“It even sounds like the DOH is blaming HCWs. They should have [determined] the source of the funds beforehand. They know how many HCWs there are in the country,” Siazon said in response to Vergeire’s earlier statement that funds were still being sourced for those who submitted their documents late.

Clumia said that if the government failed to resolve these issues, it would have a “domino effect” and lead to the collapse of the healthcare system.

“Many have resigned already, or have opted to work in call centers or other industries with less health risks involved and higher pay,” Clumia said.

He said that based on exit interviews he had conducted, over 140 HCWs had resigned from his institution since the start of the pandemic.

“They’re tired and afraid,” he said.

No funds for 2022

Clumia said private HCWs, supported by medical students, would hold another protest action next week if the government still failed to release the benefits due them. The DOH’s P242.22-billion budget for 2022 does not cover the SRA.

“The additional budgetary support for the benefits” is lodged in the Bayanihan 3 bill that was approved by the House of Representatives but remains pending in the Senate, Duque said at a hearing of the House health panel on Wednesday.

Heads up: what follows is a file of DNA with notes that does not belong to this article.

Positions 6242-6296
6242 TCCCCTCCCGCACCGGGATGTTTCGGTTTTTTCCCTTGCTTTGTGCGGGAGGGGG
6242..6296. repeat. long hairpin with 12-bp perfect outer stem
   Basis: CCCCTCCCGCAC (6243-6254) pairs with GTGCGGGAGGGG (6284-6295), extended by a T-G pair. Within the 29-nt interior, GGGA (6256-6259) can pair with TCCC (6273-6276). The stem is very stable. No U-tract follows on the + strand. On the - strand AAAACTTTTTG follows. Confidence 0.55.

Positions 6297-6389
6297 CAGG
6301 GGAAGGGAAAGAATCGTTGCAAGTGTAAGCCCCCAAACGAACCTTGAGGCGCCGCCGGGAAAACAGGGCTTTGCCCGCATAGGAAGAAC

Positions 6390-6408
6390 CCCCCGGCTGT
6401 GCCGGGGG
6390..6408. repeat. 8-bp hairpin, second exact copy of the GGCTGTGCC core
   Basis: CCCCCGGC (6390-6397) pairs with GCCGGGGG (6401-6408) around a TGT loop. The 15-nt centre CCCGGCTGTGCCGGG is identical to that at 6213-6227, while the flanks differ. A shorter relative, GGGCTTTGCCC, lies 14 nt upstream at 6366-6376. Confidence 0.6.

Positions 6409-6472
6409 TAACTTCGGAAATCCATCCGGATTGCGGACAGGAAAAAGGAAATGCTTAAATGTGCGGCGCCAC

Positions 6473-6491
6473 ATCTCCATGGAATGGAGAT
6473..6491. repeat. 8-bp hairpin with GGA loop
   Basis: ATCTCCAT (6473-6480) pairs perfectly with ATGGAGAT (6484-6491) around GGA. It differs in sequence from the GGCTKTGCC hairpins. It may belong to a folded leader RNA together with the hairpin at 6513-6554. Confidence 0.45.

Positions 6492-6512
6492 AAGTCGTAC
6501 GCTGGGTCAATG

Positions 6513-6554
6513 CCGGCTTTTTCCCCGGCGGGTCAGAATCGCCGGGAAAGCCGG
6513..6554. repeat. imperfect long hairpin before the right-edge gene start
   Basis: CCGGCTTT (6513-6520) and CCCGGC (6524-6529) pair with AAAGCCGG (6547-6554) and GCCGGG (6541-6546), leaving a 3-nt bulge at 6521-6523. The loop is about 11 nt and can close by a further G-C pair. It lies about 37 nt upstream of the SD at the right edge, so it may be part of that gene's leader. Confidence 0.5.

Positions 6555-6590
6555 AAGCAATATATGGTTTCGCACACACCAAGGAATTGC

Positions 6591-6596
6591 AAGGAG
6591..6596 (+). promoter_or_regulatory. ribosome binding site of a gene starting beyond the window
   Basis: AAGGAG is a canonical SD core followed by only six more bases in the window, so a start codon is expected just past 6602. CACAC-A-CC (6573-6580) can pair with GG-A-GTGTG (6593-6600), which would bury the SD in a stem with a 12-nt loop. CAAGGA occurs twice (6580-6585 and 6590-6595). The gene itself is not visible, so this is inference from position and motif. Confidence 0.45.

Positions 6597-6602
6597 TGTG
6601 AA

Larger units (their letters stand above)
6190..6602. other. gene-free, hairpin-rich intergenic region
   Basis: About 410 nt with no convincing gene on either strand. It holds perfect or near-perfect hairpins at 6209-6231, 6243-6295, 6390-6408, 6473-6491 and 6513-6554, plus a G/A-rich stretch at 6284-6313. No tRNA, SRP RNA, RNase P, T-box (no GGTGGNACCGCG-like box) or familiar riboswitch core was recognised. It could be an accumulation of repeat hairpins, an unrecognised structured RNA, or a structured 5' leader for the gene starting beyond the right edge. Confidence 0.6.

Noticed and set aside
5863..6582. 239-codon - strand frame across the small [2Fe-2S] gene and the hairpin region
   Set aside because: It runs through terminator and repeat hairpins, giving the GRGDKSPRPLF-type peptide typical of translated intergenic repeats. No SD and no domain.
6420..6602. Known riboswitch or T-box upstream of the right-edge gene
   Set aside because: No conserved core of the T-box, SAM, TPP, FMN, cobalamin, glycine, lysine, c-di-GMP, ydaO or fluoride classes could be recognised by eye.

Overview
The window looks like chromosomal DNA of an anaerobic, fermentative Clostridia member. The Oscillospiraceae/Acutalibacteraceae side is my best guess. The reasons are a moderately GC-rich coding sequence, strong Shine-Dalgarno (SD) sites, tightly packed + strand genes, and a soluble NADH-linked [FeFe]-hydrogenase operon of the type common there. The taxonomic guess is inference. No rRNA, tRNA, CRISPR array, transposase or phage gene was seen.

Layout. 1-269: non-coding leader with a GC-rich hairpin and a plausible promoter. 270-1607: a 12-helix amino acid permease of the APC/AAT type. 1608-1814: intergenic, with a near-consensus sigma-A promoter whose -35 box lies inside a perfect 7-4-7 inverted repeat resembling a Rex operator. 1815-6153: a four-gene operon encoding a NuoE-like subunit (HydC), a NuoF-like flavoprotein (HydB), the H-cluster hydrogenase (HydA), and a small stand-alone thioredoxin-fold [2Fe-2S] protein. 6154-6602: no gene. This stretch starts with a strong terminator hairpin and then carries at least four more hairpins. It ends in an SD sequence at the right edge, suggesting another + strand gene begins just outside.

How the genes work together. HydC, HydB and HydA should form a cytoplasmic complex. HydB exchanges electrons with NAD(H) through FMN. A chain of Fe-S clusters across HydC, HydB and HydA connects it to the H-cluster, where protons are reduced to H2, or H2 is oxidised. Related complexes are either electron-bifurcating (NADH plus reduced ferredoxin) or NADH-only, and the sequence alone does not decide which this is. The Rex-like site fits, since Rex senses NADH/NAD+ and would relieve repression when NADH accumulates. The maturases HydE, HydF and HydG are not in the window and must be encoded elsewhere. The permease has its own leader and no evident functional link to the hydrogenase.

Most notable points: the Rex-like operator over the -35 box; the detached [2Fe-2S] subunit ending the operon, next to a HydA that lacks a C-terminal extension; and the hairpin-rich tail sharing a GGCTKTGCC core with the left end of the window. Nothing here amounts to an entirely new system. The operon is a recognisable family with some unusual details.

He was responding to the question of Marikina City Rep. Stella Luz Quimbo on the status of the SRA disbursement and if this was included in the DOH’s proposed budget.

“Unfortunately, the Bayanihan 3 bill is hanging in the balance and we are not sure if that will become a law. So what’s our plan? Where will we get the funds for that?” Quimbo said.

On the President’s order, the Department of Budget and Management (DBM) released P311.79 million to the DOH to pay for the SRA of HCWs in public and private hospitals.

The DBM earlier said this would cover the SRA of 20,208 HCWs directly caring for COVID patients, with the payment not exceeding P5,000 a month from Dec. 20, 2020, to June 30, 2021.

Quimbo sought an update on the P311.79 million. DOH Director Larry Cruz said P308 million had been disbursed to various healthcare facilities.

“[The amount of] P115 million was actually received by those facilities, and a total of 1,264 [HCWs] already received their SRA. That’s 20 percent of the total 20,208,” Cruz said.

Quimbo pointed out that some 148,000 HCWs had not been paid their special risk allowance and that each should receive an average of P34,000.

This means a funding shortfall of P5 billion, she noted, adding that in the case of the lapsed Bayanihan 2 law, around P13.5 billion was allocated for the SRA.

Assistant Health Secretary Maylene Beltran assured the lawmaker that the DOH had requested additional funds from the DBM to cover the first batch of 17,670 HCWs and another batch of 80,848.

Meanwhile, Duque said the grant of SRA to those with indirect exposure to COVID cases would need an enabling law.

The SRA of those directly handling COVID cases was provided for in the Bayanihan 1 and 2 laws, which are no longer in effect.

“It is only by way of legislation that this can be [resolved]. Otherwise, the Commission on Audit will run after all our chiefs of hospitals. [It] will run after everybody else that allowed it,” Duque said.

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TAGS: COVID-19 pandemic, DOH fund deficiencies, healthcare workers' protest vs DOH, medical frontliners, special risk allowance